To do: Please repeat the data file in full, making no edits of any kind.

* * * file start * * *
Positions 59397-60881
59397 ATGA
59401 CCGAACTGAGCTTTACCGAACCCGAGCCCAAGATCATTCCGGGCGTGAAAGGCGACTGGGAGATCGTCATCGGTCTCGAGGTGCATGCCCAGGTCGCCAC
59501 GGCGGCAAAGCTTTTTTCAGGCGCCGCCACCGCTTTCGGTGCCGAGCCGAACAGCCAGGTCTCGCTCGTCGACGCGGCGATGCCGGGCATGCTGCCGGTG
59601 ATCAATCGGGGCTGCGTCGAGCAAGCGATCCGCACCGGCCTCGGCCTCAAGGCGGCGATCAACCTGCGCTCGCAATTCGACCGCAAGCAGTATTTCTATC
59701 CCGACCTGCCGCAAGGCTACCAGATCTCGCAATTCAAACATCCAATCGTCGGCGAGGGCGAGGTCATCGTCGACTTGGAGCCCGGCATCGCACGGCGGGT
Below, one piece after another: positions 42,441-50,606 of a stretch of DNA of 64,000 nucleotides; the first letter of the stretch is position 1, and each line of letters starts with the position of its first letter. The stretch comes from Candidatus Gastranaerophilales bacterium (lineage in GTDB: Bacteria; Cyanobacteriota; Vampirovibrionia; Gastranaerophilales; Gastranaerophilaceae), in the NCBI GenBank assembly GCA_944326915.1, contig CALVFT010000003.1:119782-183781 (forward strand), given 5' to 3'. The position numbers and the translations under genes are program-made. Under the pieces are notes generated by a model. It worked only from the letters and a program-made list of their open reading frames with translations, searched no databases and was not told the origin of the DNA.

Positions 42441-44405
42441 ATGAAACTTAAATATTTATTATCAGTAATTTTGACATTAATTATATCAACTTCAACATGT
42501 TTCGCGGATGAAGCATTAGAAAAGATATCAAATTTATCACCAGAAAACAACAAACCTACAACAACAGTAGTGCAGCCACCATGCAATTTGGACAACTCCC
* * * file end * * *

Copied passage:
Positions 59397-60881
59397 ATGA
59401 CCGAACTGAGCTTTACCGAACCCGAGCCCAAGATCATTCCGGGCGTGAAAGGCGACTGGGAGATCGTCATCGGTCTCGAGGTGCATGCCCAGGTCGCCAC
59501 GGCGGCAAAGCTTTTTTCAGGCGCCGCCACCGCTTTCGGTGCCGAGCCGAACAGCCAGGTCTCGCTCGTCGACGCGGCGATGCCGGGCATGCTGCCGGTG
59601 ATCAATCGGGGCTGCGTCGAGCAAGCGATCCGCACCGGCCTCGGCCTCAAGGCGGCGATCAACCTGCGCTCGCAATTCGACCGCAAGCAGTATTTCTATC
59701 CCGACCTGCCGCAAGGCTACCAGATCTCGCAATTCAAACATCCAATCGTCGGCGAGGGCGAGGTCATCGTCGACTTGGAGCCCGGCATCGCACGGCGGGT
Below, one piece after another: positions 42,441-50,606 of a stretch of DNA of 64,000 nucleotides; the first letter of the stretch is position 1, and each line of letters starts with the position of its first letter. The stretch comes from Candidatus Gastranaerophilales bacterium (lineage in GTDB: Bacteria; Cyanobacteriota; Vampirovibrionia; Gastranaerophilales; Gastranaerophilaceae), in the NCBI GenBank assembly GCA_944326915.1, contig CALVFT010000003.1:119782-183781 (forward strand), given 5' to 3'. The position numbers and the translations under genes are program-made. Under the pieces are notes generated by a model. It worked only from the letters and a program-made list of their open reading frames with translations, searched no databases and was not told the origin of the DNA.

Positions 42441-44405
42441 ATGAAACTTAAATATTTATTATCAGTAATTTTGACATTAATTATATCAACTTCAACATGT
42501 TTCGCGGATGAAGCATTAGAAAAGATATCAAATTTATCACCAGAAAACAACAAACCTACAACAACAGTAGTGCAGCCACCATGCAATTTGGACAACTCCC